Wonder who will have the first 1Tflop SoC GPU – not counting Nvidias half precision bull.

        • blastdoor
        • 4 years ago

        Do we know yet what clock speed the A8 in the new ATV is running at?

          • tipoo
          • 4 years ago

          Not that I know of, or CPU clocks either. I’m very curious, would like to know.

      • blastdoor
      • 4 years ago

      It’s kind of ironic that Google is the advocate of delivering content through web browsers, Apple is the advocate of apps, yet the biggest advantage that Apple’s SOCs have over the SOCs in android phones is in web benchmarks, not apps.

        • tipoo
        • 4 years ago

        On desktop/chromebooks yeah, but isn’t Google pretty on the app party bandwagon with mobile?

        Web tests give the A9 even more of a lead since they’re dependant so much on the software stack, but the A9 does still have quite a lead in native apps too.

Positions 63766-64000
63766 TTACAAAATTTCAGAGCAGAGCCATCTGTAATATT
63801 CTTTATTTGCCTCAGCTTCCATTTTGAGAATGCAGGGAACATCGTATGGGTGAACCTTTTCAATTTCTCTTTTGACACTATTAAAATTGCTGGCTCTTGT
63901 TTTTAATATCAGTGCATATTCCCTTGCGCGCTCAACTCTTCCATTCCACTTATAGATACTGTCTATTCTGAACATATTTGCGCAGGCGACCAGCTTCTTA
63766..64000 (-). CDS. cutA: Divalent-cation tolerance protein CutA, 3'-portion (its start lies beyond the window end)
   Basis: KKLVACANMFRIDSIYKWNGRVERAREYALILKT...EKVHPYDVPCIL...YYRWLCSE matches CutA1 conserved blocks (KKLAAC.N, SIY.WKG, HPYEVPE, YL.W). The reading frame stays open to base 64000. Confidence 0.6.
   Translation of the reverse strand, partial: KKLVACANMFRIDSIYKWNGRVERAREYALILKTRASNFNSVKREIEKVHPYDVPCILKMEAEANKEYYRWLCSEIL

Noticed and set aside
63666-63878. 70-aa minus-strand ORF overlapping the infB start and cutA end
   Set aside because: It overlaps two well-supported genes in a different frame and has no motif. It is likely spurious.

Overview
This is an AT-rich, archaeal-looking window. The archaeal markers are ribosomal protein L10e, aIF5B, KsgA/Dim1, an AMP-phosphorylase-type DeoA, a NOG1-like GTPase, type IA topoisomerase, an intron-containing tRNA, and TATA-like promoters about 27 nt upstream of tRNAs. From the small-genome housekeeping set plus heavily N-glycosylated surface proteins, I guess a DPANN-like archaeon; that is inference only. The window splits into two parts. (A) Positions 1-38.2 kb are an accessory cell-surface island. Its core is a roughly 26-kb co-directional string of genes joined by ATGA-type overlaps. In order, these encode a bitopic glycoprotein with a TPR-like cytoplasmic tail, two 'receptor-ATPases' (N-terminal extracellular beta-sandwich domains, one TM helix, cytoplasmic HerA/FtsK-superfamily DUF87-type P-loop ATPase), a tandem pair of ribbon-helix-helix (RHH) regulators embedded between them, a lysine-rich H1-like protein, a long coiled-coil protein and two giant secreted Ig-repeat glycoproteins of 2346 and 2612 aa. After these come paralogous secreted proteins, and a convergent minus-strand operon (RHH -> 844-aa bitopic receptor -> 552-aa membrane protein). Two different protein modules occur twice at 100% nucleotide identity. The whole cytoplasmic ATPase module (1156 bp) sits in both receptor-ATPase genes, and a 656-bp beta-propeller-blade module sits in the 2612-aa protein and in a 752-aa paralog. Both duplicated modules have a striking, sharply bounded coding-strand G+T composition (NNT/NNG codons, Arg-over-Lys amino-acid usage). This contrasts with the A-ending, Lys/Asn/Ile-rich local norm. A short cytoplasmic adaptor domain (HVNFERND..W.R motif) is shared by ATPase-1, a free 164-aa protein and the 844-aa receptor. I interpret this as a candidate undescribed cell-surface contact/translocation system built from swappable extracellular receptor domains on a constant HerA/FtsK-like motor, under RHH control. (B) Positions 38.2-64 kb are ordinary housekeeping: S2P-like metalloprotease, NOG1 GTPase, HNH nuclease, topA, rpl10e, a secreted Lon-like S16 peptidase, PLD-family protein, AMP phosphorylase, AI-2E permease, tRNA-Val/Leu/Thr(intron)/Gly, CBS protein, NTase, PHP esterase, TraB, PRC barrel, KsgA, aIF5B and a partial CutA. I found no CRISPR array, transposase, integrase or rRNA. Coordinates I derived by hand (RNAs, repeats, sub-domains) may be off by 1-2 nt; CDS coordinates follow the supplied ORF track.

• blastdoor
          • 4 years ago

          [quote<]On desktop/chromebooks yeah, but isn't Google pretty on the app party bandwagon with mobile? [/quote<] My impression is that it's only out of necessity and that Google's original vision/desire was to have smartphones exist primarily as mobile web browsers. Heck, that was even Apple's original vision (allegedly), and I suspect that was partly due to the influence of Eric Schmidt (back when Apple and Google were best buddies). Everything was supposed to be "web apps". But then somewhere on the way to reality, people realized that native apps are a necessity on a device with such brutally binding power constraints.